Rep. Mike Rogers (R-Mich.), chairman of the House Intelligence Committee:

If we know their intention to use these chemical weapons and don't do anything about that, that is a stain on our national character….So we've got a growing bloody conflict, you've got a regime that's under pressure, at least a high probability they have used most recently or in the past some amount of chemical weapons. This is the time to act. Don't wait until we have 5,000 dead. That's too late.

What the hell, Graham again:

I don't care what it takes….If the choice is to send in troops to secure the weapons sites versus allowing chemical weapons to get in the hands of some of the most violent people in the world, I vote to cut this off before it becomes a problem.

That last quote might be the most apt. Some interventionists literally don't care what it takes to satisfy their unquenchable thirst for determining world events. Dead Syrians, dead Americans, regional chaos, tax dollars down the sump hole, limitless deployment, unintended consequences, NO MATTER. What's important is to uphold the childish illusion that we can always just "cut this off," whatever "this" might be.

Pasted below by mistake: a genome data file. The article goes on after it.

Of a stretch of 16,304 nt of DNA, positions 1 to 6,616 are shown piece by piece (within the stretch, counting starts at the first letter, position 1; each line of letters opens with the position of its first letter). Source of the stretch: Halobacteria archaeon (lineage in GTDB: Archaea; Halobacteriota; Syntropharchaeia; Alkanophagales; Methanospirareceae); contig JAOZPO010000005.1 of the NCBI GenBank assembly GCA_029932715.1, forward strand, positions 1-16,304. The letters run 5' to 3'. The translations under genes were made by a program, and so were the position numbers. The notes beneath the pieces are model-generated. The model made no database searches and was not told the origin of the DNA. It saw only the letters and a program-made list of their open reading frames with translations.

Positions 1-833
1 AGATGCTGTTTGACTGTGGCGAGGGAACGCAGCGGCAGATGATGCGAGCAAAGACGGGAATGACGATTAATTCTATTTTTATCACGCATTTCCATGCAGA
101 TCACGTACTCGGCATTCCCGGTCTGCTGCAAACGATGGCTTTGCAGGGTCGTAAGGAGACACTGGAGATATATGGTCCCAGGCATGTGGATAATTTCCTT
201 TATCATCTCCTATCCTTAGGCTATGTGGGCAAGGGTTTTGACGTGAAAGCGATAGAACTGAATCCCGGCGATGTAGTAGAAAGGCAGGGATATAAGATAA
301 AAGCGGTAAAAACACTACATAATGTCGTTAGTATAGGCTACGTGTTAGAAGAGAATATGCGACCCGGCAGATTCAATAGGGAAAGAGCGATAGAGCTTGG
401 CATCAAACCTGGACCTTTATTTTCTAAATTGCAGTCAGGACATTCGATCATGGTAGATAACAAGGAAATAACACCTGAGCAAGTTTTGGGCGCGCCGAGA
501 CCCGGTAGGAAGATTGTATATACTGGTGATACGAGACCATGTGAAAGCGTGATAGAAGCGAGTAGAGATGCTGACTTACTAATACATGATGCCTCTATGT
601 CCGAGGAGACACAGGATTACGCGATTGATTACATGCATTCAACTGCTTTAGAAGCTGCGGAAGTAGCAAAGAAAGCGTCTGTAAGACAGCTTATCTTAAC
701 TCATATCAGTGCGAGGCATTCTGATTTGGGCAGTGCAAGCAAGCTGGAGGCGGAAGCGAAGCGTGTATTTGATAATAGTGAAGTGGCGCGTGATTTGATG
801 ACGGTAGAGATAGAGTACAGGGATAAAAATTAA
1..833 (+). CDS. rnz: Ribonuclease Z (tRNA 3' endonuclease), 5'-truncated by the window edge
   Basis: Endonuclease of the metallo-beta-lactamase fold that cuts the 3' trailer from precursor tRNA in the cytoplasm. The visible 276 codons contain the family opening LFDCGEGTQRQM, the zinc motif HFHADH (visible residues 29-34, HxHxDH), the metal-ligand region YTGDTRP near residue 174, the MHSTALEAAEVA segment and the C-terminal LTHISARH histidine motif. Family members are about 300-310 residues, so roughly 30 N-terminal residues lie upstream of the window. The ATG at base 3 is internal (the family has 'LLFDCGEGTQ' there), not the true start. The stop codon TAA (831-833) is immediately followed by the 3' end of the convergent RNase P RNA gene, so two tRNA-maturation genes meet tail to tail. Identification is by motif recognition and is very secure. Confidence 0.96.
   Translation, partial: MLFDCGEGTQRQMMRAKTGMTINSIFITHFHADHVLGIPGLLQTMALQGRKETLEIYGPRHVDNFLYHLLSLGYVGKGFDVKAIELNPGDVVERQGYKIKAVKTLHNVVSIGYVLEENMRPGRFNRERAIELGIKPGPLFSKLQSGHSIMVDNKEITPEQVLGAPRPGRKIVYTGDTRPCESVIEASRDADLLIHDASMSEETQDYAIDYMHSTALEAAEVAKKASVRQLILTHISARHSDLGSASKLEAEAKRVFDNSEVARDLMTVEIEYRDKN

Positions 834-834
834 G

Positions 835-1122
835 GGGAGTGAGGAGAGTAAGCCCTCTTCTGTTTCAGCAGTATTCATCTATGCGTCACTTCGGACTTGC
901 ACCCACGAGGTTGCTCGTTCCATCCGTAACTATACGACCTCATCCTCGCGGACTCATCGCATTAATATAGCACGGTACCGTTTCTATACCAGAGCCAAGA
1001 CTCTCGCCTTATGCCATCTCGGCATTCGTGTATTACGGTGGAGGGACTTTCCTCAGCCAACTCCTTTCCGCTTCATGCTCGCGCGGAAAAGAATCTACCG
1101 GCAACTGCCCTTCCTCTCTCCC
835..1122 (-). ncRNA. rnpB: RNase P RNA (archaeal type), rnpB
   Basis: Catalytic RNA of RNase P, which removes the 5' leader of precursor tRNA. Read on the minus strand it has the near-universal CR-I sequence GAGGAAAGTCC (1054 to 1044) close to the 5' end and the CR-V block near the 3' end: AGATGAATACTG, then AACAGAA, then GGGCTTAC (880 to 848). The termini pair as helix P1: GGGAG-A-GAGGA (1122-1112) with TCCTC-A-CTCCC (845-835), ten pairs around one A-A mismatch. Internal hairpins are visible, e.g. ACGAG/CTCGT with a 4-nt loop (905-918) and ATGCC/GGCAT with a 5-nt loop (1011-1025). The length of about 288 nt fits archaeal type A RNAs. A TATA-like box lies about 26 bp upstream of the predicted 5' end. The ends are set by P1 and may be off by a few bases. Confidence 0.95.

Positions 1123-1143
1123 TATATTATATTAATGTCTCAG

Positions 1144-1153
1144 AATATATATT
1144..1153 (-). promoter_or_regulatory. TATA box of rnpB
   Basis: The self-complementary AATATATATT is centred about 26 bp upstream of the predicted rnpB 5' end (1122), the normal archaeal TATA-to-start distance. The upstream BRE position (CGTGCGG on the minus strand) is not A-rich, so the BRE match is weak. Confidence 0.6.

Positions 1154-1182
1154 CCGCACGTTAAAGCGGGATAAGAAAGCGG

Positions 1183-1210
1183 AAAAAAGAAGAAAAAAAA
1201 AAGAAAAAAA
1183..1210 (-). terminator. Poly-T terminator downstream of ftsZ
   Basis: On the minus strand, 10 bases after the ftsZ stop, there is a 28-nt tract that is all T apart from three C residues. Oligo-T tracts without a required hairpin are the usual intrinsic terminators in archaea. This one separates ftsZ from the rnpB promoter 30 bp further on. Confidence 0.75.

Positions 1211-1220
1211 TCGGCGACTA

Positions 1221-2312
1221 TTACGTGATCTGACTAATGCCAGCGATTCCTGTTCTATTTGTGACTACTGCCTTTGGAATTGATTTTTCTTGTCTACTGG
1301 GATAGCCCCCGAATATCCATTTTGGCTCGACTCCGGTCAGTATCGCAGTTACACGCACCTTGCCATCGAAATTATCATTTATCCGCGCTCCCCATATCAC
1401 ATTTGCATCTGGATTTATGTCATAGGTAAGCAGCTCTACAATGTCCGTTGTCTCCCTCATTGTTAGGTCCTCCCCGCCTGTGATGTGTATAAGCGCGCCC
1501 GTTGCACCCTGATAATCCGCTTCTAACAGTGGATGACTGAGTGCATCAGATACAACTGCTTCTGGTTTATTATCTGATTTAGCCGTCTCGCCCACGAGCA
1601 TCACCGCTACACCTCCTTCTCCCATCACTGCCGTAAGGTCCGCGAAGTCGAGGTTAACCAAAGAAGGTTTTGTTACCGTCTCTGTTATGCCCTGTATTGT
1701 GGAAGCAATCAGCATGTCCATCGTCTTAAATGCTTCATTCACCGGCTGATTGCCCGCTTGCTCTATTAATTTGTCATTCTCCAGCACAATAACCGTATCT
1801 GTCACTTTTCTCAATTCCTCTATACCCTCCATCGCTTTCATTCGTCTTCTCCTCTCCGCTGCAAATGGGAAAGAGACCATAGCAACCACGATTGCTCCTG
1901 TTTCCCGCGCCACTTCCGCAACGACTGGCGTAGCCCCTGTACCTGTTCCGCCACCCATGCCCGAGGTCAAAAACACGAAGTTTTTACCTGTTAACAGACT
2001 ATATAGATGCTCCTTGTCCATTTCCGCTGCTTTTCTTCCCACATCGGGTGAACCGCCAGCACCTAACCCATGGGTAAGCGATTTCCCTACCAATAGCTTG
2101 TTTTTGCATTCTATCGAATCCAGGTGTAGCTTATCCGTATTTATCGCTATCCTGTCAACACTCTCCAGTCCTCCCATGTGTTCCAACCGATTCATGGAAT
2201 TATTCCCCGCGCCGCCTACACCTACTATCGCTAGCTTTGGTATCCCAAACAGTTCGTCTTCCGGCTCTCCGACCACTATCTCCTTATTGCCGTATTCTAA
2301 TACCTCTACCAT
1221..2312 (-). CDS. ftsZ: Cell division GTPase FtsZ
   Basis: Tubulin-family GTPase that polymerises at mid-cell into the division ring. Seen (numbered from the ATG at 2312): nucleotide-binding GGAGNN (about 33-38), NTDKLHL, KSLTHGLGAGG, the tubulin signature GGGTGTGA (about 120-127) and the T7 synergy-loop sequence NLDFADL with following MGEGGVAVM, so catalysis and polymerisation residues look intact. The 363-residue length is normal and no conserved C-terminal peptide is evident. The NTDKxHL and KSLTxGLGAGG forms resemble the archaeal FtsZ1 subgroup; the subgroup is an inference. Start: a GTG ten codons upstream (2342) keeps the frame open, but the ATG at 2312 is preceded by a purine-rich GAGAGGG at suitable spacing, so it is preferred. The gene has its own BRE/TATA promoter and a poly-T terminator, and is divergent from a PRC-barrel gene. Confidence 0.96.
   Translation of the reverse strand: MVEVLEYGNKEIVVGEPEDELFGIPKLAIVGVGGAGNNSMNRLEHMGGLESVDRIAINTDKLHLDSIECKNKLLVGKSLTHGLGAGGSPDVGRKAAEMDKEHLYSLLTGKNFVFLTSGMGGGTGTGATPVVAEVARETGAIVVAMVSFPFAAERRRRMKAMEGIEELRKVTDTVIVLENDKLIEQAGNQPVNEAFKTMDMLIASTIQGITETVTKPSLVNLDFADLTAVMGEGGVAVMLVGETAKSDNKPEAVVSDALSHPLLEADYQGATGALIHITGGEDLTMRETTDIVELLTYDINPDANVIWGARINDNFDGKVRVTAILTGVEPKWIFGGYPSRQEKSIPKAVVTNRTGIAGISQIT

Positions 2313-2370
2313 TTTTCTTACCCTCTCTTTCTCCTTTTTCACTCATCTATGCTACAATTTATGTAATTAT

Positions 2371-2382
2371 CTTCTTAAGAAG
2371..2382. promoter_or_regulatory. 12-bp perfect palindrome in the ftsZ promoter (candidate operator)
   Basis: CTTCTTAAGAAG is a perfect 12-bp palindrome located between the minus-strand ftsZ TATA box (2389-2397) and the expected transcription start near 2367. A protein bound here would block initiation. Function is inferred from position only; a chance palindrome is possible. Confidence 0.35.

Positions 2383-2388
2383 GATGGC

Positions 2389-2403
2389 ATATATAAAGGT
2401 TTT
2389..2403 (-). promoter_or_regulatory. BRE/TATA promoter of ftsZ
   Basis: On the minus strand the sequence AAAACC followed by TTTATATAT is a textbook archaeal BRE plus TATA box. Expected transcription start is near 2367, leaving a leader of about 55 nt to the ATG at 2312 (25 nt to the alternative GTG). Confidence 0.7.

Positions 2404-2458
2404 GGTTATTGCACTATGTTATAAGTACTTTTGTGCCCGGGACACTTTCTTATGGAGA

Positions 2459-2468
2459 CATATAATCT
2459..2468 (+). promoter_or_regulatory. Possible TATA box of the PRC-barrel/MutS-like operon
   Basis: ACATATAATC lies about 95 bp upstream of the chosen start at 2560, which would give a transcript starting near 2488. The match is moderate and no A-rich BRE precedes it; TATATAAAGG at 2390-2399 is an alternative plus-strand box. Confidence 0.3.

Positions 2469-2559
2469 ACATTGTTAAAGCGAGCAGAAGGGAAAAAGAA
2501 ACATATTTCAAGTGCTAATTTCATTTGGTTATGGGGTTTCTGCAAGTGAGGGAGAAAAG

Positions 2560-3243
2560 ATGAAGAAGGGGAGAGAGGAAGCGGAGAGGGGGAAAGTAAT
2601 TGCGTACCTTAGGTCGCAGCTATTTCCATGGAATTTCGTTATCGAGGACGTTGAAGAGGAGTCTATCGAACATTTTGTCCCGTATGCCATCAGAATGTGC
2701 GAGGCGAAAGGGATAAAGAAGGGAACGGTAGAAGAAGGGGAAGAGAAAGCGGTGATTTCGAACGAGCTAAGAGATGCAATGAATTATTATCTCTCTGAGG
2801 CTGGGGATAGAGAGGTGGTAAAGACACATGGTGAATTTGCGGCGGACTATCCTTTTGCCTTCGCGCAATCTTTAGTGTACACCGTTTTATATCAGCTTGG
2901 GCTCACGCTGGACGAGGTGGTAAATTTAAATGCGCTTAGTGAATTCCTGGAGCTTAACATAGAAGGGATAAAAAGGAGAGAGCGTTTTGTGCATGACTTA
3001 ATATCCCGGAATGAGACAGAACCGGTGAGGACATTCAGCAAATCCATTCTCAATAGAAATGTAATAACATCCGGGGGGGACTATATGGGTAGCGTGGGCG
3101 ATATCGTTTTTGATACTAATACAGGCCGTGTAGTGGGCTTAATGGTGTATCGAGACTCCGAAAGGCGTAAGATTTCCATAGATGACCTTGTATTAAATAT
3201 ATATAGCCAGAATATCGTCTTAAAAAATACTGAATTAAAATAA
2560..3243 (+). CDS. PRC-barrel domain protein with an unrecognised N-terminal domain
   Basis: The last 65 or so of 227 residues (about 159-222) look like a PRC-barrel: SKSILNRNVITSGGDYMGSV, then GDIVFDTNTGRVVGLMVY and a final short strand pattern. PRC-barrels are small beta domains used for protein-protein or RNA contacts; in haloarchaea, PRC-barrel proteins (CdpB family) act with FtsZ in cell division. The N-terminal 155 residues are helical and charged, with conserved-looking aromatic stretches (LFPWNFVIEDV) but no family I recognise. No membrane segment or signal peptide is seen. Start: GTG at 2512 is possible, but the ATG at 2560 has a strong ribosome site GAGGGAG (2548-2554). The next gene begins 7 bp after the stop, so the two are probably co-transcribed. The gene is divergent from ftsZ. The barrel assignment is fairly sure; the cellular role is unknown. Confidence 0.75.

Read Reason's symposium on (evidently unlearned) lessons from the Iraq War.

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  1. And if Iran sides with Syria would that create yet another front to the war? Yea! More wounded soldiers for the FedGov to take care of! More spending on drones and other weapons! Yea! We’re not it debt or anything are we?

    A recent post on Iran:

    https://reason.com/blog/2013/03…..ch#comment

    1. Iran has already sided with Syria.

      They’re giving Syria tons of money and arms.

      They’ve been doing it for a long time.

      They see Assad remaining in power as critical to their own security.

      1. Check out the link:

        http://www.reuters.com/article…..BA20130314

  2. Of course, the dueling war mongers, Graham, and McCain are the first to start beating the war drums.

    I have a suggestion, put them both on the front lines in Syria, and watch them scream and cry like little girls. Please get this on film and post on youtube.

    1. “I have a suggestion, put them both on the front lines in Syria, and watch them scream and cry like little girls. Please get this on film and post on youtube.”

      Members of the Nomenklatura think they are too good for grunt work of any kind. They need to force the peasant class to do that. It would be fun to watch them cry, however.